As you are pairing with a 1660Ti have you considered going with a 3600? There is minimal gaming difference to a 3700x and what additional performance there is a 1660Ti is unlikely to be able to utilise. This gives you the option to sell the 3600 should you ever find yourself wanting to upgrade and you can pick a 5000 series when pricing has come down.

However I do not see any problems going with a 10700k.
The 3600 has 6 cores, and while it's more than enough today, I'd rather future-proof my CPU with 8 cores, as much as possible. I'm actually planning to get an RTX 3070 (or AMD's equivalent) in about a year or so, as well as a decent monitor.
 

shady28

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The 3600 has 6 cores, and while it's more than enough today, I'd rather future-proof my CPU with 8 cores, as much as possible. I'm actually planning to get an RTX 3070 (or AMD's equivalent) in about a year or so, as well as a decent monitor.

If you want to future proof the CPU purchase for a 3070 or better, you should go for the 10700K or wait it out for a 5600X. The Zen 2 systems are huffing it with these new video cards. At 1080p with a 2080 Ti the difference is over 8% increase in FPS 10700K vs 3700X. That difference got larger with the new 30X0 cards.

 
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The 3600 has 6 cores, and while it's more than enough today, I'd rather future-proof my CPU with 8 cores, as much as possible. I'm actually planning to get an RTX 3070 (or AMD's equivalent) in about a year or so, as well as a decent monitor.
It is 6 core 12 thread making it a better option in my opinion than any of the 6 core 6 thread CPU’s. I get the idea of having extra cores and threads for the future. Under my suggestion if the extra cores and threads become required in future that would be a point to look at 5000 series when prices are more reasonable. The 6 core 12 thread 5600x is a gaming beast and easily outperforms the 3700x (I use a 3700x) but as you say there are supply issues.

There is nothing wrong with your suggestion and you will most likely find a 3600, 3700x, 5600x or 10700k are more than you need for quite some time. Remember the differences in benchmarks are done using scenarios that maximise the differences between CPU’s and usually don’t reflect most systems/scenarios.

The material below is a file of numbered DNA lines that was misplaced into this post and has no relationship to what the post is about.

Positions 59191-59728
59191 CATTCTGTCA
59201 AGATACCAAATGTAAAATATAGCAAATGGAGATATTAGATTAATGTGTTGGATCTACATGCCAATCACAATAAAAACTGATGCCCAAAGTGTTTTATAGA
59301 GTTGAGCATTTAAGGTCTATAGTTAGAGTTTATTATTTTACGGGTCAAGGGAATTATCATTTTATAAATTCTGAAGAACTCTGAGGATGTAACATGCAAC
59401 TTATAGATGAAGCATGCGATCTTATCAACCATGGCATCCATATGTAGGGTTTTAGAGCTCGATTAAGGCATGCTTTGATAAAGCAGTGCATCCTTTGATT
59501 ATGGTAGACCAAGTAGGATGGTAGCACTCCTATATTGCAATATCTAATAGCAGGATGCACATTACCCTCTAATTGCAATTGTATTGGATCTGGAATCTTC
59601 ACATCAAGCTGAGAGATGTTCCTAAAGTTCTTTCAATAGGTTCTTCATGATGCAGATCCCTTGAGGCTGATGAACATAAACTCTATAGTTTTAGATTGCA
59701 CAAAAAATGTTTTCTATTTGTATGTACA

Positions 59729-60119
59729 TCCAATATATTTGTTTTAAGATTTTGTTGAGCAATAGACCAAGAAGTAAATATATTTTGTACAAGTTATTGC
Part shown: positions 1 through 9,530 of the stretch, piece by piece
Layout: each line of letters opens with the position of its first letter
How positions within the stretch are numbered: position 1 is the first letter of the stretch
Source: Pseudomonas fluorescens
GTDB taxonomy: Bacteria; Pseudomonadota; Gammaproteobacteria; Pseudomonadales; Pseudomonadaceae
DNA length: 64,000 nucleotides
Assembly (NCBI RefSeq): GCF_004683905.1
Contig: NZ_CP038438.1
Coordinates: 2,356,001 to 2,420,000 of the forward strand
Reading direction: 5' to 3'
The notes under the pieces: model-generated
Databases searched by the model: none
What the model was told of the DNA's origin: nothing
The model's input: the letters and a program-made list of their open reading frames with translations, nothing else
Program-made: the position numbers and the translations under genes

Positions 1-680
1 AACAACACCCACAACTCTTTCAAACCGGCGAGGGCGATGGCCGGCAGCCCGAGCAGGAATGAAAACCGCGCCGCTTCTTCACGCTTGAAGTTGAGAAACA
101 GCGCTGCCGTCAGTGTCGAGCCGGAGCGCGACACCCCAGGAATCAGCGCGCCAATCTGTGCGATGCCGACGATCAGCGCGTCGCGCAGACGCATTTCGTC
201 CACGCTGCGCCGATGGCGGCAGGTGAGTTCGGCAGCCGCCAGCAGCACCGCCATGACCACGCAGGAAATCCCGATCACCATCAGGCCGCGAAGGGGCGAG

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JohnD13

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If you want to future proof the CPU purchase for a 3070 or better, you should go for the 10700K or wait it out for a 5600X. The Zen 2 systems are huffing it with these new video cards. At 1080p with a 2080 Ti the difference is over 8% increase in FPS 10700K vs 3700X. That difference got larger with the new 30X0 cards.
That's quite insightful. A 8-10% improvement could mean more juice to squeeze out of the CPU in the far future. Thanks!
 

JohnD13

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It is 6 core 12 thread making it a better option in my opinion than any of the 6 core 6 thread CPU’s. I get the idea of having extra cores and threads for the future. Under my suggestion if the extra cores and threads become required in future that would be a point to look at 5000 series when prices are more reasonable. The 6 core 12 thread 5600x is a gaming beast and easily outperforms the 3700x (I use a 3700x) but as you say there are supply issues.

There is nothing wrong with your suggestion and you will most likely find a 3600, 3700x, 5600x or 10700k are more than you need for quite some time. Remember the differences in benchmarks are done using scenarios that maximise the differences between CPU’s and usually don’t reflect most systems/scenarios.
I was determined to take the AMD Zen 3 route for my next build but short supply, prices and... Cyberpunk 2077 won't allow that.

Considering all the info, I'm probably going to buy the 10700K. Thanks for the advice!